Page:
Wednesday, 29 April 2009

The autistic gene

When my nephew was 9 years old he was obsessed with taps. Whenever he saw a tap, he had to turn it on. He has always been very good at drawing, he likes to draw even the smallest details you and I would miss. And if you want to know what day of the week March 23 is in 2050, just ask him and you will get the answer within seconds. He is a grown man now. He does not have many friends, he prefers being on his own. He has autism.

This week a study in Nature revealed evidence for a link between a specific gene and the development of autism.

Autism is a so-called neurodevelopmental disorder whereby the normal growth patterns of the central nervous system and the brain are altered. This abnormal development often results in learning disabilities, and social and emotional problems.

Over the years, there has been a lot of speculation as to what causes the brain and nervous system of autistic people to develop in a different way compared to the normal development. This has led to outrageous speculations about the lack of oxygen at birth, and to masses of people refusing to vaccinate their children with the MMR vaccine to protect them from getting measles, mumps and rubella, because of a falsely assumed link between autism and the vaccine for which no-one ever found any convincing evidence.

More controlled research has recently led to the discovery that the abnormal development seen in autism is especially affecting frontal regions of the brain. With the help of these regions we make plans and decisions and they do also support our interactions with other people. Another important discovery about the structure of the autistic brain is that there are a smaller number of pathways used for communication within the frontal lobes and between the frontal lobes and other regions in the brains of autistic people.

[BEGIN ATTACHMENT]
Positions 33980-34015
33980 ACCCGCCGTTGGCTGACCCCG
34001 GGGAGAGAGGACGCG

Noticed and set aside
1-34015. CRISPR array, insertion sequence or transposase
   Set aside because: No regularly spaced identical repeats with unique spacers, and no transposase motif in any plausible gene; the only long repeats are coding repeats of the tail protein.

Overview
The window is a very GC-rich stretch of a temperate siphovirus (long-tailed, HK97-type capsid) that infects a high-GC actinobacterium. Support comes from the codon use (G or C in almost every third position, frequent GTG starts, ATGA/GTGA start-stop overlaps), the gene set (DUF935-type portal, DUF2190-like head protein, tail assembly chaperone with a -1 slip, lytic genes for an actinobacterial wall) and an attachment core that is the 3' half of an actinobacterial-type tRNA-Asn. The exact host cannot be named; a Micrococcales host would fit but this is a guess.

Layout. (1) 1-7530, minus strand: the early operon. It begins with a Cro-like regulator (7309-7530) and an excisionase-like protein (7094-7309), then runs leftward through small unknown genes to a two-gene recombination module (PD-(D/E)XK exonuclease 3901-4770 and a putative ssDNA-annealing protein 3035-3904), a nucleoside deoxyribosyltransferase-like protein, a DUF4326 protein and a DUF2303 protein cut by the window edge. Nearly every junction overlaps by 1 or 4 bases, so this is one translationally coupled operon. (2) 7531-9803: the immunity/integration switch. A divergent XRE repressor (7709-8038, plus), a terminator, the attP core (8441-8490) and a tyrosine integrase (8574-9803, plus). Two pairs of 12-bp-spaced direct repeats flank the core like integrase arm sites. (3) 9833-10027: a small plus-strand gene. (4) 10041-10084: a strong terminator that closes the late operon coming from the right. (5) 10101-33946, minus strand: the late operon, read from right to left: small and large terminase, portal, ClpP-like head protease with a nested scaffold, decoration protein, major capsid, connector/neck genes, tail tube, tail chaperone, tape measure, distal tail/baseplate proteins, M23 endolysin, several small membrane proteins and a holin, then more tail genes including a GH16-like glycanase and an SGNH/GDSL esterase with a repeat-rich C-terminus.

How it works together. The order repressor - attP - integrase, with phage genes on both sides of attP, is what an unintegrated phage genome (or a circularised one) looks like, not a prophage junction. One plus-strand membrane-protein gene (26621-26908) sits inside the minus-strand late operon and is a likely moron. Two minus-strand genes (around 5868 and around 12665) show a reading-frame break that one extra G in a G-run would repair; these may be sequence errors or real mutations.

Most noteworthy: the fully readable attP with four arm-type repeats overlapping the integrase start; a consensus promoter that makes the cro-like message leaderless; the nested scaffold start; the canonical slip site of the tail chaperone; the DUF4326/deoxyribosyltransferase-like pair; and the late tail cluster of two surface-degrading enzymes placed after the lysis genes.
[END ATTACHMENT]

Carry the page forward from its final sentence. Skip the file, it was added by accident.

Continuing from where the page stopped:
The article in Nature describes how in a group of 10.000 subjects consisting of autistic patients and their families, common genetic variants on 5p14.1 were identified. This gene has been tentatively linked with autism before, and this study confirms its importance in autism.

Thus, this study does not only show us the gene involved in autism, we can also derive from it that the class of genes to which this specific gene belongs is important for the normal development of structure and communication pathways in the healthy human brain.

Having a gene to hold accountable for autism does pose some ethical questions; with genetic screening it is possible to look at the genetic make-up of the unborn child and you could, based on the results, decide whether to proceed the pregnancy, or that, maybe, it's better for everybody not to have the child ... But given that the development of autism is not solely dependent on the genetic expression and there is a likely chance your child will be completely healthy, do you really want to make these decisions? And do we really want to rid the world of the Lewis Carrolls, Glenn Goulds, Beethovens, Vincent van Goghs and Wittgensteins, all of whom are suspected to have had autistic traits?